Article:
Local Strategies for Global IssuesWed, 02/19/2014 - 13:04
In the fight against climate change, non-governmental actors have the distinct advantage of being able to work across national boundaries to address matters that affect the entire globe. Local Governments for Sustainability (ICLEI) is an international non-profit organization made up of governments from various levels around the world. Having achieved official UN Observer status, ICLEI represents the collective vow of its more than 1,400 members to work together on sustainable development. Its chapters, such as the Latin American & Caribbean division, help local governments through projects supported by international mechanisms. For example, ICLEI has fought for the improvement of financial mechanisms such as green funds,” says ICLEI Mexico’s Executive Director, Edgar Villaseñor Franco. “But such initiatives are undermined by legislations that impede local governments from accessing resources.” Villaseñor Franco states that the NGO participates in modifying technical and legal tools that could benefit municipalities in adopting sustainable policies. In Mexico, ICLEI analyzed Mexico’s General Climate Change Law and worked alongside the Congress of the Union to review the 2013 federal budget and ensure the proper use of the country’s green fund. “We want to present financial, technological, and economic alternatives to municipalities. We want to join academic, public, and private efforts to improve public policies regarding sustainable development, governance, renewable energy, energy efficiency, waste management, water use and sustainable transportation,” explains Villaseñor Franco.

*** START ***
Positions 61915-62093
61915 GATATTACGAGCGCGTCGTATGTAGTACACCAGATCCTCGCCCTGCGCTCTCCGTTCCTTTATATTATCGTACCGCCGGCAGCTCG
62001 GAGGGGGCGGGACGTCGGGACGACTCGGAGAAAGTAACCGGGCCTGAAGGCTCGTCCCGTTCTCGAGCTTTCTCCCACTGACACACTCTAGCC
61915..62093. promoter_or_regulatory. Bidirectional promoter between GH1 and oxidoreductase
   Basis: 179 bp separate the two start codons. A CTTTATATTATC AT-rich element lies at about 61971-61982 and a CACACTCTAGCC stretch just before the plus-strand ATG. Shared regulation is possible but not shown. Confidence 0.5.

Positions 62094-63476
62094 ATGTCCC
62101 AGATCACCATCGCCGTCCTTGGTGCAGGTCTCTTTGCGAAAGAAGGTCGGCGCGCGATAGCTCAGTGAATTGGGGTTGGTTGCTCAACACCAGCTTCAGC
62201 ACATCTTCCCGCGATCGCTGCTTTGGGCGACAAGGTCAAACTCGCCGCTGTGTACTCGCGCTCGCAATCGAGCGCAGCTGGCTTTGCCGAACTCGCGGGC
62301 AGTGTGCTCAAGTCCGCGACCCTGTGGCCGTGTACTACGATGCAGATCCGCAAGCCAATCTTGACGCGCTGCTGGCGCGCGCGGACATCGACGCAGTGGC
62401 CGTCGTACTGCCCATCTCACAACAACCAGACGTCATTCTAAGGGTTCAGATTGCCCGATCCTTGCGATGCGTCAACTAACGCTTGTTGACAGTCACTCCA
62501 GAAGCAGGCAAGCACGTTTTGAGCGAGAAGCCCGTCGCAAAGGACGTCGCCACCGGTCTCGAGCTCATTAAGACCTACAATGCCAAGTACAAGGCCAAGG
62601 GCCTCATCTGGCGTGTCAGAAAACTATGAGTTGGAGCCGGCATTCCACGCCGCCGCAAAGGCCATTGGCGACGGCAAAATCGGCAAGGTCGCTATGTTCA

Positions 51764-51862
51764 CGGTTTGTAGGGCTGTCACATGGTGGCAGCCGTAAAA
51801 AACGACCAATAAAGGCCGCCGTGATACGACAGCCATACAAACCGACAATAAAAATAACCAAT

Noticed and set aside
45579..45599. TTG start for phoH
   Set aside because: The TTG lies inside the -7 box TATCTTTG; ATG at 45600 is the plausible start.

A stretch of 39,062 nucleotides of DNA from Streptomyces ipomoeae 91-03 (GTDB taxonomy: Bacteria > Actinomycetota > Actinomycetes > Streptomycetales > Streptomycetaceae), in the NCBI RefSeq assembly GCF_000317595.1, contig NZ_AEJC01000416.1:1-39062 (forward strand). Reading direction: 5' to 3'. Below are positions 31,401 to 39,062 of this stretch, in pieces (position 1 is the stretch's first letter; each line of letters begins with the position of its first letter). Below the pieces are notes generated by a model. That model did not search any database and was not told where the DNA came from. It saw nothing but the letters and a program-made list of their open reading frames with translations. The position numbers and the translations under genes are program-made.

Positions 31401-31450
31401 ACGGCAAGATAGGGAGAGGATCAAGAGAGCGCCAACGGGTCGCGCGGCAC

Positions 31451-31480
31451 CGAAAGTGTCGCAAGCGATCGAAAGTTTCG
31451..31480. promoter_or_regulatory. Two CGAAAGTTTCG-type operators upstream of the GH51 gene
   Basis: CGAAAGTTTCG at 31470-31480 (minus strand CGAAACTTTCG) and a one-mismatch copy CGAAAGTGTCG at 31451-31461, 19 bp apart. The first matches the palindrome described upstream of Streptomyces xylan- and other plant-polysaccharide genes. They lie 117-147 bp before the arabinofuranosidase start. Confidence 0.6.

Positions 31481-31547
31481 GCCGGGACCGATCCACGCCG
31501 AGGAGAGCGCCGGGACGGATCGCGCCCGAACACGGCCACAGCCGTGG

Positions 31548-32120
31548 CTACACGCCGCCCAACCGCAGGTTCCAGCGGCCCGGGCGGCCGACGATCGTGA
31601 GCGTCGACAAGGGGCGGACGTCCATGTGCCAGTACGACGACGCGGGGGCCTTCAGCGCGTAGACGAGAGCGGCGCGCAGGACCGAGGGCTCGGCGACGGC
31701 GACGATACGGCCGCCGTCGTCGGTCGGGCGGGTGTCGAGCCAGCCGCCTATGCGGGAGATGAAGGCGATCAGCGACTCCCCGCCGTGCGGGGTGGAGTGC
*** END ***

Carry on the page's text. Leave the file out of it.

One of ICLEI’s major projects is the Municipal Climate Action Plan (PACMUN), a program financed by the British government to help local governments in Mexico limit the effects of greenhouse emissions and adapt to climate change. This initiative complements the General Climate Change Law, which encouraged the involvement of municipal governments but did not define specific strategies for them to act. “This is where ICLEI came in,” says Villaseñor Franco. “We are currently working with over 65 municipalities to raise awareness about their susceptibility to climate change and the impact certain industries have on the environment. These communities can then introduce mitigation measures with immediate environmental, economic, and social benefits.” Villaseñor Franco highlights the growing commitment of Mexican civil society to sustainable development, which he says is crucial to transforming political will into action. However, this does not distract him from the fact that Mexico is facing several challenges that need to be addressed. “First, more political will is needed among local authorities, and ICLEI is working to rapidly create awareness about environmental issues before irreparable changes take place due to climate change. Second, the political terms of local authorities are short at just three years, which affects how governments prioritize issues. This often sees environmental issues placed at the bottom of the agenda. Furthermore, the legal and judicial frameworks should be modified to facilitate the way local governments work,” he states. “Current regulations are so complex that even if a local government has the will and resources to use renewable energy, a project can usually not be implemented within a three-year term. It is also imperative to improve tax collection at the municipality level to finance environmental policies and actions,” he explains.